When trust isn’t broken: Average person has 5 people they can truly lean on for anything

NEW YORK —Perhaps the sign of a true friendship is when trust isn’t broken. To that point, it turns out the average American has five people in their life they have a very strong relationship with and can lean on for anything. A new survey gauging 2,000 Americans’ gratitude for the relationships in their lives reveals that seven in 10 are feeling more thankful for the people in their life this year than ever before (71%).

From finding someone who is trustworthy (48%) or a good listener (41%) to finding someone loyal (33%), nearly three-quarters of respondents agree that strong partnerships help simplify the complexities of life (74%). Conducted by OnePoll for SurePayroll, the survey found three in five feel more sentimental about the relationships in their life around the holiday season in November and December.

Similarly, 85 percent believe good communication is key to relationships that feel fulfilling, yet simple.

Outside of their close circle, people have some of the best partnerships with their neighbors and doctors. Nearly a third of employed respondents say one of their strongest partnerships is with a co-worker (31%).

close relationships

Some Americans are even close with businesses

Forty percent of respondents also shared that they have a strong relationship with a small business, citing that they understand their needs (55%), offer personalized service (54%), or are available when they need them (51%).

“The foundation for fulfilling relationships is similar, whether with a family member, coworker, healthcare provider or a neighborhood small business,” says Jenna Shklyar, head of marketing at SurePayroll, in a statement.

Half of respondents say it’s hard to form a good partnership with people outside of their circle, and a similar percentage say this only gets more difficult as they get older (51%) – reaching peak difficulty in the early to mid-40s. This may be why many are treasuring the partnerships they do have, with most agreeing that they try their hardest to keep in touch with the people in their life during the bustle of the holiday season (63%). In fact, half of those surveyed use technology more during the holiday season to keep in touch with loved ones than at other times of the year (52%).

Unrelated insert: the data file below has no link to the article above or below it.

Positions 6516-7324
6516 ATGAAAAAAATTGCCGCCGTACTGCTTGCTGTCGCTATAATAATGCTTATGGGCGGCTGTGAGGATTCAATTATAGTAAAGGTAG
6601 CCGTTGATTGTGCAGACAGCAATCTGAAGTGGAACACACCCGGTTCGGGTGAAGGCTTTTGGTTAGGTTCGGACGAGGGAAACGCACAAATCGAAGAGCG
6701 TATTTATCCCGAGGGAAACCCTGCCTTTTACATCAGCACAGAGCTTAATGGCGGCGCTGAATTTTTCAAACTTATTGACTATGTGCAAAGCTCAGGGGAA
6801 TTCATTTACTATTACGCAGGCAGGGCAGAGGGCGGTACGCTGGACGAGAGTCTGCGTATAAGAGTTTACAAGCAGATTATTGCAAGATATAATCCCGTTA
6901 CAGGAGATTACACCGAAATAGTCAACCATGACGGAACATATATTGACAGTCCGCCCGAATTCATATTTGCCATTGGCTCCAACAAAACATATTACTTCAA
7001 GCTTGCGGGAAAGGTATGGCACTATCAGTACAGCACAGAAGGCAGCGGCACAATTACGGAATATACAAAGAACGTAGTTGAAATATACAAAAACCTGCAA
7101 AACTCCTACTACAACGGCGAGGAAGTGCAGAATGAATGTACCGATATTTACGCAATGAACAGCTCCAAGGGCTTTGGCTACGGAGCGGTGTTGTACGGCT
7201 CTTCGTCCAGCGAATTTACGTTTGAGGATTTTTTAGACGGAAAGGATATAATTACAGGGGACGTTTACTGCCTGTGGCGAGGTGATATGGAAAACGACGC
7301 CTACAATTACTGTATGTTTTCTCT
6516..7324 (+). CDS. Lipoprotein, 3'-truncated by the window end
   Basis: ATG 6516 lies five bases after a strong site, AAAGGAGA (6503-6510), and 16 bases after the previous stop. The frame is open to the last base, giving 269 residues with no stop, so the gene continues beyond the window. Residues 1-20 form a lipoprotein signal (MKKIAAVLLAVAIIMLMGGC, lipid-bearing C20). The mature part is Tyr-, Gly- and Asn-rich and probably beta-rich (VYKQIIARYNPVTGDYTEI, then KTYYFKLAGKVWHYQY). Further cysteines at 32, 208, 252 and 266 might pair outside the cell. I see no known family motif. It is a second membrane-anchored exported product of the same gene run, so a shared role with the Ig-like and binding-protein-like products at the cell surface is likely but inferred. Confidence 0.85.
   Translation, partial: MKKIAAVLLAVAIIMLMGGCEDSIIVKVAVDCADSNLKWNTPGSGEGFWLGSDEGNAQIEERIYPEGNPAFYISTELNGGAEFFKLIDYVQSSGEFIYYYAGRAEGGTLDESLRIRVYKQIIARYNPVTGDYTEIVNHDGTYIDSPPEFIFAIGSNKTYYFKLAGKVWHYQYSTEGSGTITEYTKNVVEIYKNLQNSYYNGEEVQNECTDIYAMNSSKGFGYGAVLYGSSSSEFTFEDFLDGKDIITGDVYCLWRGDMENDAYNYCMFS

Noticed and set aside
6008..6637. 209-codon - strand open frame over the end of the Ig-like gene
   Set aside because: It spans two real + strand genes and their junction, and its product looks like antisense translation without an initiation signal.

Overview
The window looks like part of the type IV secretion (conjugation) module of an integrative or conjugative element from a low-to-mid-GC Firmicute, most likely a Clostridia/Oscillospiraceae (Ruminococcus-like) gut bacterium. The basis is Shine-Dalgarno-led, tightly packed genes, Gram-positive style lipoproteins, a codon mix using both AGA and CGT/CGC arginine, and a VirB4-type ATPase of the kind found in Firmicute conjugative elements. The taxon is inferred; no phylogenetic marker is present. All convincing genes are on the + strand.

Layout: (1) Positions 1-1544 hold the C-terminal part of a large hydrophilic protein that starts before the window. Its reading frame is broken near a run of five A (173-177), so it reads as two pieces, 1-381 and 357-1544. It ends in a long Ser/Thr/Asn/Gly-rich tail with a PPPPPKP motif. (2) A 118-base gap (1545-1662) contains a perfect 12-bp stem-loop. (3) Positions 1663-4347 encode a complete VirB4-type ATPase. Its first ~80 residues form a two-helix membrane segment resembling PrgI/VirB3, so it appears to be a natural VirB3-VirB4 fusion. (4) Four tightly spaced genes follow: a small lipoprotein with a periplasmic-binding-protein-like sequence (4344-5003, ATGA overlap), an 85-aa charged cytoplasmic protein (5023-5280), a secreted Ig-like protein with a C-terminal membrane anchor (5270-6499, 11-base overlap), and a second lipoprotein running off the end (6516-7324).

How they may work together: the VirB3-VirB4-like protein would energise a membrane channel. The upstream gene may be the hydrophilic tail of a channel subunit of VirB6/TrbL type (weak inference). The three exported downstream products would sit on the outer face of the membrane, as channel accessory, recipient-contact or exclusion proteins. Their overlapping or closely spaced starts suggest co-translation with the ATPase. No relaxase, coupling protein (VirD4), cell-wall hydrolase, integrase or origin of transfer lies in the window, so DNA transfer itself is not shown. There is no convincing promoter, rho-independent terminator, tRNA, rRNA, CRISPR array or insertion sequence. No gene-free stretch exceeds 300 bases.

Fifty-one percent even attribute the closeness of their relationships to technology, sharing that it allows them to express appreciation for the people in their life when they can’t be there in person (74%).

A digital heart-to-heart

Most respondents recall having a virtual heart-to-heart conversation with someone using technology – whether over the phone, video call, or email – (54%), and similarly, 50 percent would sentimentally reminisce on that conversation at a later time.

Of the different types of businesses, 83 percent of Americans have the easiest time forming strong relationships with small businesses and are most likely to trust them when compared to mid-size and large businesses (70%).

“Americans crave connection—especially during the holidays—and prioritize trust in their personal and business relationships. That trust can be a difference-maker in the competitive marketplace, especially if small business owners directly connect their online presence to in-store promotions,” says Shklyar.

“Local mom-and-pop small businesses have an edge over mid-size and large businesses when it comes to using technology to form relationships with customers, yet customers still rate forming an in-person connection more important than a strong online presence.”

Comments

  1. I’m surprised the survey indicates that the number of individuals an ‘average person’ trusts is five people. That supposedly means half have more than five and half have fewer than five. But what of the person who claims to have a hundred ‘friends’ and a multitude of others claim to have one or none?

    Show me a person who claims to have a multitude of friends. Most, if not all, are ‘fair weather’ friends and not really friends at all.

    Tis nearing the season, so I’ll say it “Humbug!”

    1. I dare say that the vast majority of people who claim to have five souls they can trust shall live long enough to learn that they are fortunate to have one, maybe two in their entire lives. The resounding disillusionment of that discovery will be a bitter pill to swallow.

      I thought I had friends. It turns out that I had one – my wife. After she died I learned that I had no trusted friends at all, especially those who professed to be at her deathbed. None.

      This survey is based purely on fanciful wishes, dreams and lies of the young and inexperienced. Give them time. They don’t know what they don’t know.

    1. I don’t think most people have 5 people that they trust. For me I have my wonderful wife and my best friend of 15 years who I trust completely. After that it’s a mixed bag depending on circumstances.

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